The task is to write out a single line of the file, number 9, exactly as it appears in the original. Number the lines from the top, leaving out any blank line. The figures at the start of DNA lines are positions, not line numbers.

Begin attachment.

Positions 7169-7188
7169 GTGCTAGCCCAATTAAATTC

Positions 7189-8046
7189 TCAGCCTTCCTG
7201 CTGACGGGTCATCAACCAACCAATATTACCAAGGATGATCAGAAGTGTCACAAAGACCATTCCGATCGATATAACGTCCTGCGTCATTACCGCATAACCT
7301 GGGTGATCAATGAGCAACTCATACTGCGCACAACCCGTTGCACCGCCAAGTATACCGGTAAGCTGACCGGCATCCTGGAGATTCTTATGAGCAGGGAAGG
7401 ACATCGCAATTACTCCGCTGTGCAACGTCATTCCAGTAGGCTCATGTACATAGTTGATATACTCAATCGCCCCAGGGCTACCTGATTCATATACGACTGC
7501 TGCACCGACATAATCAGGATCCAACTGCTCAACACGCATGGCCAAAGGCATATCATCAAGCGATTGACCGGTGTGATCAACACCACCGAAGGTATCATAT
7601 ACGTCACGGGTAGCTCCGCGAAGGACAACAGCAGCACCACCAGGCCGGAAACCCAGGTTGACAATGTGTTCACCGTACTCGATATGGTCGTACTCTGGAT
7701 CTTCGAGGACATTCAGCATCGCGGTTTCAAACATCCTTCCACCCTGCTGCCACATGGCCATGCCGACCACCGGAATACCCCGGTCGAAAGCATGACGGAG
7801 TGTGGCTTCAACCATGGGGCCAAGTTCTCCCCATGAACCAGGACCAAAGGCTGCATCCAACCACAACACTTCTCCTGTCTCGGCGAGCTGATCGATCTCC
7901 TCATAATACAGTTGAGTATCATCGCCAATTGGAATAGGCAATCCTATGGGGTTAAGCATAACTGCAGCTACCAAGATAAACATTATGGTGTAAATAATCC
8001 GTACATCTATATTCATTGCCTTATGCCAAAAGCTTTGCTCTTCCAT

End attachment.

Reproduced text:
7601 ACGTCACGGGTAGCTCCGCGAAGGACAACAGCAGCACCACCAGGCCGGAAACCCAGGTTGACAATGTGTTCACCGTACTCGATATGGTCGTACTCTGGAT